Across the EU as a whole but with notable exceptions, some two-thirds of consumers today can choose their supplier with a resulting drop in prices in almost every member state.
Prices in the UK have fallen steadily since liberalisation began in 1990 but it is the latecomers who have seen the most dramatic falls.
In Germany, competition drove down wholesale electricity prices by 55% over two years and individual customers saw their prices slashed by 30% - a key element in the suppression of domestic inflation in the euro zone. The threat to profitability created a wave of industry consolidation culminating in the creation of E.ON - a merger of Veba and Viag - into a company with nine-month sales revenues of 70 billion euro. Previously sleepy utilities are slugging it out for a pan-European presence. In just the latest battle, Electricidade de Portugal, EdF-backed German generator-supplier Energie Baden-Württemberg (EnBW), Belgium's Electrabel and Germany's biggest utility RWE are scrambling to buy Spain's Hidroeléctrica del Cantábrico.
It is this very need for EdF to expand abroad that is the French government's Achilles' heel. The company's board does not want to rely on domestic contracts and wants to shake off the 'group contract' agreed every three years with the government, which forcesthe state-owned firm to set industrial, financial and employment-conditions targets.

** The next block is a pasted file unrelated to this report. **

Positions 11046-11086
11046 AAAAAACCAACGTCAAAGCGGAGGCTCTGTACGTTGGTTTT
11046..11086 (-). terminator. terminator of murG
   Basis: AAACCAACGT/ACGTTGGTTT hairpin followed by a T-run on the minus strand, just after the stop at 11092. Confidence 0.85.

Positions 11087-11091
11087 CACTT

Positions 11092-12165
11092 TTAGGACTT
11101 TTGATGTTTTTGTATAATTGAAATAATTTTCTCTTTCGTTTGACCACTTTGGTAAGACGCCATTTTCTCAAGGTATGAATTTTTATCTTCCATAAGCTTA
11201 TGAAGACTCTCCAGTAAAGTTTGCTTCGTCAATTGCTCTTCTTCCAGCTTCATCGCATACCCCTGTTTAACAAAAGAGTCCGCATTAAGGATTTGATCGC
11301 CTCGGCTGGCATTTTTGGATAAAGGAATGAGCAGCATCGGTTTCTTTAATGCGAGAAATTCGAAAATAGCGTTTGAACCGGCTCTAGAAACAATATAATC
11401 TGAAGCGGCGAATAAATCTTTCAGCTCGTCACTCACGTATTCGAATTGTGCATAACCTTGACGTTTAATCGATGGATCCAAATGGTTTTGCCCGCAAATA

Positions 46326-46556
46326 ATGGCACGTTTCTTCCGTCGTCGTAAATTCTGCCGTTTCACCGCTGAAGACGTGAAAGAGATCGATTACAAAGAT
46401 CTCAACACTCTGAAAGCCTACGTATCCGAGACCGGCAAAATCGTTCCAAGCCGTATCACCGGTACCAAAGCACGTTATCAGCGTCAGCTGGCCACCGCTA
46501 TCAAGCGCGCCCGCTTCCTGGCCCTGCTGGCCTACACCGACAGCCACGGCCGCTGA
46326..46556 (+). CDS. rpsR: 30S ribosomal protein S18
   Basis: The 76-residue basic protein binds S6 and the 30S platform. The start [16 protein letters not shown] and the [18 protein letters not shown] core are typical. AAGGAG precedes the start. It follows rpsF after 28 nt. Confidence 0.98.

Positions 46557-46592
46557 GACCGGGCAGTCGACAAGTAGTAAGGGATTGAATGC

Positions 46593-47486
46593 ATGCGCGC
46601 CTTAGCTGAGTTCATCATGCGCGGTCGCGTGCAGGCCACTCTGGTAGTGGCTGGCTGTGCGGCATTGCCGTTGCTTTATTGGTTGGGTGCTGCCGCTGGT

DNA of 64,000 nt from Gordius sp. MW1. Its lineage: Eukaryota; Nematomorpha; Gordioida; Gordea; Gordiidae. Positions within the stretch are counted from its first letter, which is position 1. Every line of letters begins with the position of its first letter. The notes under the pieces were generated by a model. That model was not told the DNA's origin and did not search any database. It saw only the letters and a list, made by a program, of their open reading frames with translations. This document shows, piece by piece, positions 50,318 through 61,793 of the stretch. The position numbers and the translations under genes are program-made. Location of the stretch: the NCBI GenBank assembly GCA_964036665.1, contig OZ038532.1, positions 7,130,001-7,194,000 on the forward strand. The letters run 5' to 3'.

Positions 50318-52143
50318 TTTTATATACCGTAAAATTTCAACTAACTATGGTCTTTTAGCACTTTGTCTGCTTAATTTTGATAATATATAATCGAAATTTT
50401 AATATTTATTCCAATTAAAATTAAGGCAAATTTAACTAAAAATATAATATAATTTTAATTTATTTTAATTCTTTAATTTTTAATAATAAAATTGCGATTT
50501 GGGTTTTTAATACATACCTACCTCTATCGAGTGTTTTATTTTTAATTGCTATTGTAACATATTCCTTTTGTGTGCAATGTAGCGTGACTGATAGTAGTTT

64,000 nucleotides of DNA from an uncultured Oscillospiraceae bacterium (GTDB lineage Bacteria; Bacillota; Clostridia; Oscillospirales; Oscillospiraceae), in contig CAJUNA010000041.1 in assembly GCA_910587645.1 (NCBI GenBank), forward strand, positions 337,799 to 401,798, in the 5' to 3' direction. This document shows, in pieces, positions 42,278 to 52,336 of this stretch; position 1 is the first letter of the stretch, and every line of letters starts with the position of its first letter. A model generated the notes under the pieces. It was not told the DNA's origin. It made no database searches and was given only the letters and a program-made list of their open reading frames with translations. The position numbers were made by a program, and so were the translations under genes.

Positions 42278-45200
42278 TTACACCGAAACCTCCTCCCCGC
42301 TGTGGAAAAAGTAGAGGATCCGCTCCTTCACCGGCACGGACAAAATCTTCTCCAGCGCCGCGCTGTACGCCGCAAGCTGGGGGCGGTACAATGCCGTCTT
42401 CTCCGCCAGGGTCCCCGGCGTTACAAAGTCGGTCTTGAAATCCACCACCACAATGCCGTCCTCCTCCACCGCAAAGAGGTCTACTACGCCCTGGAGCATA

"The management is dying to break free," said a company source, citing the aggressive commercial activities of EdF's UK businesses under the London Electricity banner.
London Electricity's EdF-appointed chief executive Bruno Lescoeur has even floated the idea of taking his company back to the stock market; a movethat would represent a part-privatisation of the state-owned group.
With EU legislation likely to proceed slowly without a deadline, it is these piecemeal measures driven by market logic that are likely to bust open the French market. The Commission's competition directorate-general is already doing De Palacio's work for her. The conditions attached to the decision this week to clear EdF's 25% stake in EnBW - the abandonment of the company's 16% stake in Compagnie Nationale du Rhone and improved interconnection with the German market - represent more backdoor deregulation.
The concessions, while irksome to Paris, are considered a price worth paying among EdF managers fearful that their largely-closed market will provoke retaliation from those countries where the firm wants to expand.
For example, the Spanish authorities have already hindered EnBW's attempts to take over Hidroeléctrica because of EdF's stake in the firm. Madrid bans the sale of privatised assets to foreign state-owned firms - a law that is currently being challenged (albeit reluctantly) by De Palacio through the European Court of Justice. Similar noises have been made in the UK, Germany and the Netherlands.
The great danger, however, is that a market opened up by competition officials and the marketplace will be lopsided and insufficiently regulated. In other words, California.